The upcoming season 5 finale of HBO’s Game of Thrones is titled “Mother’s Mercy.” This is the second time a season of the series will conclude with an episode title emphasizing motherhood. Season 3 was finished with “Myhsa” or mother—a nod to one of the many names bestowed upon Queen Daenerys Targaryen.
Winter, ice, fire, and dragons are some of Game of Thrones most recognizable themes, but motherhood is just as pervasive.
Catlyn Stark’s devotion as a mother is apparent through her actions when she is living and kept alive through Brienne’s relentless dedication to protect Catlyn’s children when she is dead. Tyrion Lannister memorably quipped to his sister Cersei, “You love your children. It’s your one redeeming quality. That and your cheekbones.”
Each past season has many maternal moments, but none of them compare to the thread of motherhood woven throughout season 5 and particularly the most recent episode of the series, “The Dance of Dragons.”
Perhaps it is peculiar to linger over motherhood when Game of Thrones has many more obvious points of excitement. In these past two episodes alone the audience has been treated to an epic battle with the walking dead and men torched alive by dragon fire. The show is often horrifying and it has been criticized for its gratuitous use of sexual violence and torture.
In comparison, motherhood sounds innocuous.
To me, however, the most chilling and horrifying moment of the series came in this last episode when we were asked to watch Selyse and Stannis Baratheon burn their daughter Shireen alive for the sake of an amorphous “greater good.”
At first it is Selyse who reassure Stannis that they are making the right decision to sacrifice Shireen to the Lord of Light. The audience has come to expect this religious blindness and callousness toward Shireen from Selyse. We have watched Selyse ignore her daughter at best and berate her at worst throughout the series. The shame she feels towards Shireen and her disfigurement is palpable across seasons.
Selyse is finally shaken from her religious devotion, guilt, and shame by Shireen’s cries for help. She desperately runs to her daugher, but is unsuccessful in her attempt to save her. Ultimately, the pull of motherhood proved to be greater than any other devotion or fear.
In what feels like a world away from the icy landscape of the North, the pull of motherhood is once again present. This time it is Daenerys’s connection with her dragon Drogon. Just when it seems that death is imminent as the Sons of the Harpy close in on the Queen and her loyal advisors and protectors, Drogon swoops in to ignite those who seek to hurt his mother. Again, the pull of motherhood is so significant that Drogon can sense his mother’s fear even from a distance. This time, however, they are joined by fire rather than separated by it.
Much has been written about depictions of motherhood in pop culture. Just last week another mother, the Wildling leader, Karsi in Game of Thrones was highlighted in an article in the Chicago Tribune titled, “How TV Gets Motherhood Wrong.” Stacia L. Brown lamented,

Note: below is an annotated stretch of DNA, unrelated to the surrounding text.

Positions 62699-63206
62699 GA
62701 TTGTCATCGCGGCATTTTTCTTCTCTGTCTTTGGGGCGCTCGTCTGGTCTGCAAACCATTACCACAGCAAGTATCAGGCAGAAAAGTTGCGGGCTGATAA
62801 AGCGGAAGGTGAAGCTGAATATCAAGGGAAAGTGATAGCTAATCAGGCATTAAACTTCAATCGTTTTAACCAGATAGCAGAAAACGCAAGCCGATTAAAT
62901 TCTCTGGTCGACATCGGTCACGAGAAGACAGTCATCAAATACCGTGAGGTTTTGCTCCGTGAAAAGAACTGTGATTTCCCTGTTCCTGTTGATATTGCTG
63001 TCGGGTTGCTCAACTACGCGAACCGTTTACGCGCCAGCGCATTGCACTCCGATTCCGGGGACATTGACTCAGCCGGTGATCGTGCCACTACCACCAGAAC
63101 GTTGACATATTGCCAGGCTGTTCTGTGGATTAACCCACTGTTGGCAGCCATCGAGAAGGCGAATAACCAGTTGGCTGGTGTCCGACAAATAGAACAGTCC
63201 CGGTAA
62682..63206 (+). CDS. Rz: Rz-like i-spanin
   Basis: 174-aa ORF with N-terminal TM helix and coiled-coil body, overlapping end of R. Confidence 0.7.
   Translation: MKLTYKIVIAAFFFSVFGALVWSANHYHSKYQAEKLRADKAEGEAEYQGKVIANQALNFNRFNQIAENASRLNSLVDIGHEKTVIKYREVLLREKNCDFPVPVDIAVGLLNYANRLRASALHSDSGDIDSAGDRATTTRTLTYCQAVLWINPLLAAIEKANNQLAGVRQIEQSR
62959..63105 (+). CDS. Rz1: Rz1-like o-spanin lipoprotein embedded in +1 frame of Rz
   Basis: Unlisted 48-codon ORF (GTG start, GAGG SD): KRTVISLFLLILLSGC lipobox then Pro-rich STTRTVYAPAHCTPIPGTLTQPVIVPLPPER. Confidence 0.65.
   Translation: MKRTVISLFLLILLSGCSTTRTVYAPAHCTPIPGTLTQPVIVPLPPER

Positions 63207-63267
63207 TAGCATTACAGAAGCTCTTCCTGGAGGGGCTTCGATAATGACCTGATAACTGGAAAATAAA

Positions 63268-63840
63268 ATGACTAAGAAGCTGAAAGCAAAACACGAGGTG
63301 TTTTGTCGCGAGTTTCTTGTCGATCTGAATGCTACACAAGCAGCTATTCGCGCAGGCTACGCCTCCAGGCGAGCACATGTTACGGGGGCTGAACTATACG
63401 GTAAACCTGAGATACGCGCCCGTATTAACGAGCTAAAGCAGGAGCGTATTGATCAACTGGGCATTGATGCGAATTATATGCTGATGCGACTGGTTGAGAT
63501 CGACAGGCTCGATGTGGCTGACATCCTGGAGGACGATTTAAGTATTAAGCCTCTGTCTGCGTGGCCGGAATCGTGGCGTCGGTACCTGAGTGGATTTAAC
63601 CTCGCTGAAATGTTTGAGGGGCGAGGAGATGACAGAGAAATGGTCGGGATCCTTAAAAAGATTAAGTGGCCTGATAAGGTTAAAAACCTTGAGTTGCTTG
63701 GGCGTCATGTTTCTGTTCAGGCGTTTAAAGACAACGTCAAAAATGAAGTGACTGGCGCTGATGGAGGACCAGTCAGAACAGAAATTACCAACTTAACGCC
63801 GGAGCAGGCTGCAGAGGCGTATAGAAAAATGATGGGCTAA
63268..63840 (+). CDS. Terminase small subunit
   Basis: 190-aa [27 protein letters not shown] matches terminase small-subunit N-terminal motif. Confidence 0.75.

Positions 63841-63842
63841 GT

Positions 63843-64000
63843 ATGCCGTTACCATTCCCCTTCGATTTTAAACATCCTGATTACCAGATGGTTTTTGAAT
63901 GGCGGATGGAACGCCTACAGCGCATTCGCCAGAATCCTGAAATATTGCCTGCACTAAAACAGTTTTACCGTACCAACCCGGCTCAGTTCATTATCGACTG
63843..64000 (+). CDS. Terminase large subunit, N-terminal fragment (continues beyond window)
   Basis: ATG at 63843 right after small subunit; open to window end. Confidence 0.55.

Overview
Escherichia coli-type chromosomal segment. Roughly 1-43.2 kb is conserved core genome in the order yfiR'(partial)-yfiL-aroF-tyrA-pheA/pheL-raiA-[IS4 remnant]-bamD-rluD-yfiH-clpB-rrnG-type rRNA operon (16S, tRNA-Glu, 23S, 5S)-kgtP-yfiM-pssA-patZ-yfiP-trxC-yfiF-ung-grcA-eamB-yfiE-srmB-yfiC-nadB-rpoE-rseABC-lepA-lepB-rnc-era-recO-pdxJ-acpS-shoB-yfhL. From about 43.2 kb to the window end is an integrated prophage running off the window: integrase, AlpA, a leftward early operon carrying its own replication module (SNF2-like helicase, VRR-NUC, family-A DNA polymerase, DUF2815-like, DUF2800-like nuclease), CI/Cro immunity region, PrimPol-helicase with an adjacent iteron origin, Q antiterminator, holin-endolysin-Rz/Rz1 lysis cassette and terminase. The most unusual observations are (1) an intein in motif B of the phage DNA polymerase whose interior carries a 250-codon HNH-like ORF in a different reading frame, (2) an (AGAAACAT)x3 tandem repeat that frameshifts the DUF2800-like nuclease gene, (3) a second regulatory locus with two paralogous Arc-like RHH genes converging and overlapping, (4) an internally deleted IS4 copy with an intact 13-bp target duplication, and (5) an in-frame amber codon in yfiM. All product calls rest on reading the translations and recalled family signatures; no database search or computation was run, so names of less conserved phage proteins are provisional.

Like Karsi, each of the women is established as calculating, confrontational and, when the occasion calls for it, unyielding. They're capable of besting giants and pirates and any number of supernatural forces set against them. But a mere mention of their kids and the characters as well as audiences are expected to allow these women's status as mothers to supersede their other traits.
Brown’s words suggest that she resents the “pull of motherhood” depicted in Game of Thrones and various other television programs. She goes on to explain that even as maternal characters become more nuanced in many shows there is a still a desire to use motherhood as a “narrative shorthand for empathy, particularly a crippling empathy.”
Should mothers feel proud to possess an unmatched empathy both on screen and in real life? Is the ever-present narrative of the self-sacrificing mother damaging to women and families? My answer is “yes” to both of these questions, but the question of what to do about this conflict of interests remains unanswered.
I can’t help but root for the mother who runs to her daughter in pain or the Mother of Dragons who calmly stands in front of the mythical creature she considers her child as he screeches terrifyingly in her face. How many millions of women meet their little creatures with empathy and warmth even as they are screeched at? And how many feel exhausted, frustrated, and isolated as a result of boundless generosity to others?
Mama Said was created to address the delicate dance between motherhood and personhood. I refuse to ever see empathy as a weakness, but I also refuse to endorse a narrative in which mothers continue to give at the cost of their identities. Mama Said exists to draw our attention to the experience of motherhood and begin to address some of the questions I have posed here. I hope that our programming will emphasize the power of motherhood in its most quiet and loudest forms while offering a space for learning and questioning. Not all are mothers of dragons, but how can we establish a world in which mothers are treated as queens?